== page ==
The building of the S.F.-based Jewish Community Federation. (Photo/From file)
The building of the S.F.-based Jewish Community Federation. (Photo/From file)

SF-based Jewish Federation announces first wave of emergency grants

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The S.F.-based Jewish Community Federation has named 17 Bay Area organizations that will receive grants from its Covid-19 emergency response fund.

In this first round of grantmaking, the Federation said it prioritized “urgent human service and economic needs,” handing out $655,000 to both Jewish and secular organizations dealing primarily with health care, food provisions and financial assistance for those impacted by the public health and economic crises created by the pandemic.

A second round of grantmaking is set for the week of May 4, focusing on Jewish life and the Jewish community, or the “stability of the Jewish ecosystem,” the Federation said.

The two largest grant recipients in the Federation’s first round are S.F.-based Jewish Family and Children’s Services and the San Francisco Campus for Jewish Living. Each organization is receiving $150,000.

“Although we are daunted by the enormity of the threat of COVID-19, we also have deep confidence in the ability of our community to face it,” the Federation said in a statement posted on its website.

The S.F.-based Federation, which joined forces last summer with the East Bay Federation and also serves the Peninsula, Marin and Sonoma counties, is one of the largest in the country, reporting total financial resource development of over $100 million, and an endowment of $2.2 billion, 95% of which is earmarked for giving.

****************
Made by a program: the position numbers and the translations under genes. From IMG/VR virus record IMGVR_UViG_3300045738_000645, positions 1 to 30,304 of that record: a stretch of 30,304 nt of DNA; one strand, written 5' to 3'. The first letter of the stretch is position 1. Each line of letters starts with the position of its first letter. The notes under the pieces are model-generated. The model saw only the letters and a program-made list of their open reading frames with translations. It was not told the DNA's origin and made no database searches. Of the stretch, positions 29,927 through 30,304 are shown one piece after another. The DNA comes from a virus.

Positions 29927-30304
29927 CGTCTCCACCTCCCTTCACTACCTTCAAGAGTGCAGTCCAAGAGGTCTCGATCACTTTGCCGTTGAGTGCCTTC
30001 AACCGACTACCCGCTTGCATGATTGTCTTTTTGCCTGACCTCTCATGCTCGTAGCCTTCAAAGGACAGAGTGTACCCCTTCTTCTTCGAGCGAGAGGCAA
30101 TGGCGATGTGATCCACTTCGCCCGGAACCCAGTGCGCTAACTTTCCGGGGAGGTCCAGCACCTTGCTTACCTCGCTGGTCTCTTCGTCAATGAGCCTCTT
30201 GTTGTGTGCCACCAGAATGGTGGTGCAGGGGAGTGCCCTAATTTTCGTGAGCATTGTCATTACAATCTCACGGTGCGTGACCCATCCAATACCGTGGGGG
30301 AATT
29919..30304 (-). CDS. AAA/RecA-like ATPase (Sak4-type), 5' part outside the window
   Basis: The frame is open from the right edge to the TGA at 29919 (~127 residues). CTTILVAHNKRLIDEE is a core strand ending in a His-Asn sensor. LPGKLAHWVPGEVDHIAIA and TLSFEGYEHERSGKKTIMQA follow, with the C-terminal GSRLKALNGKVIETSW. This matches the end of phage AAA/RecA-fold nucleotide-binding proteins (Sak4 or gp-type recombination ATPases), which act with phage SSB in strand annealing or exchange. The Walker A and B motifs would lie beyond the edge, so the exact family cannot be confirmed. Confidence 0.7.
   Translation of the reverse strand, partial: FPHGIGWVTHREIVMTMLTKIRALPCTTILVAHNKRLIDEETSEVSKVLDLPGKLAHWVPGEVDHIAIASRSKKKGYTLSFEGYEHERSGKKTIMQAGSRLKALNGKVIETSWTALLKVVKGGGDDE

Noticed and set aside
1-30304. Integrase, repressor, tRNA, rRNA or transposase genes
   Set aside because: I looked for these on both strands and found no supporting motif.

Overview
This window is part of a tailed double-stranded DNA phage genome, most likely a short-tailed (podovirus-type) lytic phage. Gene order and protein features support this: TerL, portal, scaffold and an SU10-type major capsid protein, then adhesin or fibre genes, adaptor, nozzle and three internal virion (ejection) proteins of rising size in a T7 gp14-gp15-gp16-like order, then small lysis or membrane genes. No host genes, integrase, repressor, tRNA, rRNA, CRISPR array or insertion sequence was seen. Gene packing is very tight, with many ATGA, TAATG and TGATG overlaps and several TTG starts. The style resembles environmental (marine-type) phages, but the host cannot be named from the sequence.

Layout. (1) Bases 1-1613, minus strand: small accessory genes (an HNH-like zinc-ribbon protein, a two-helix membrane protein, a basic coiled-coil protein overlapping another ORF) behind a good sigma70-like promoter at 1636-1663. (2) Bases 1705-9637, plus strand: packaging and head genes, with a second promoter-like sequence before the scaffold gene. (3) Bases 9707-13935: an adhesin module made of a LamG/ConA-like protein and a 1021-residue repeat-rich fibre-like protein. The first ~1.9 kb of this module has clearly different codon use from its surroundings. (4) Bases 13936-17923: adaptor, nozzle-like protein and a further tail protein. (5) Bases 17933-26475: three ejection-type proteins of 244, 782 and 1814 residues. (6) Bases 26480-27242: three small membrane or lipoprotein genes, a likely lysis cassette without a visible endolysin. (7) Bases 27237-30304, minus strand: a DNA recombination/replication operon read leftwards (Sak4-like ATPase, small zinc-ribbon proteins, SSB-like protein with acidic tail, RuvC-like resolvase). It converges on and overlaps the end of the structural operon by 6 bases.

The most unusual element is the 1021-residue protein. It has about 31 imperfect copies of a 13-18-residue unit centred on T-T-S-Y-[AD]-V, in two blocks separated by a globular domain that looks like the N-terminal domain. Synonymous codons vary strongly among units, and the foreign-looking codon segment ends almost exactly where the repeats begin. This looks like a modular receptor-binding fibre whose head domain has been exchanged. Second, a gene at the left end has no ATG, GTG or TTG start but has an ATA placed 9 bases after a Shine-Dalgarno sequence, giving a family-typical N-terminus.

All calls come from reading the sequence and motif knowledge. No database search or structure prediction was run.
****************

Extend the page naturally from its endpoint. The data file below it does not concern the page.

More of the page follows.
In total, the Federation hopes to raise $4 million from donors for its emergency Covid-19 Response Fund, announced in mid-March as shelter-in-place orders were going into effect. It has raised about a quarter of that amount to date.

The Federation also greenlighted $2.2 million from its unrestricted endowment for emergency grantmaking during the public health crisis.

To help decide which organizations to fund, the Federation sent out a “needs assessment” survey to local nonprofits in March. It heard back from 85 organizations, from JCCs to Jewish day schools to social service agencies. The total projected revenue losses for all groups combined, should stay-home orders last through June, was $43 million, according to a Federation PowerPoint shared with J.

Other first-wave grant recipients include Jewish Vocational Service, a nonprofit that helps people find employment, and Shalom Bayit, which aids survivors of domestic violence and has seen its severity of calls increase since stay-home orders went into effect. Both organizations are receiving $25,000.

Sam Salkin, executive director of Sinai Memorial Chapel in San Francisco, said he was “incredibly grateful” to receive $25,000 in funding. The money will be put toward funding “dignified Jewish burials,” Salkin said, for those unable to pay — the chapel usually budgets about $250,000 per year for that purpose, but this year is expecting higher demand.

“We know there is a tremendous amount of need in a multiplicity of areas” across the community, Salkin said. “We’re just appreciative to be recognized as one of the places that communal support needs to go to.”

The majority of grantees are receiving between $15,000 and $25,000.

Along with health care organizations like the SFCJL, HealthRight 360 and RotaCare Bay Area, which runs free medical clinics, many organizations receiving emergency response fund grants are food banks or food services. They include Project Open Hand, Second Harvest of Silicon Valley and San Mateo-based Samaritan House, which delivers meals to home-bound seniors. The Federation prioritized “essential safety-net services” this round.

The city of San Francisco is also receiving a $20,000 grant for its own Covid-19 response efforts.

Lastly, the Federation announced more than $1.2 million in stopgap funding to Hebrew Free Loan, with money coming from donor-advised funds and foundations managed by the Federation. The money will help HFL “meet the unprecedented demand” for interest-free loans to individuals and businesses affected by the crisis. Those funds are recoverable, meaning they will be paid back following a five-year term.

Grant assessments for future rounds are underway. More information, and a list of all the grantees, can be found here.

Gabe Stutman
Gabe Stutman

Gabe Stutman is the news editor of J. Follow him on Twitter @jnewsgabe.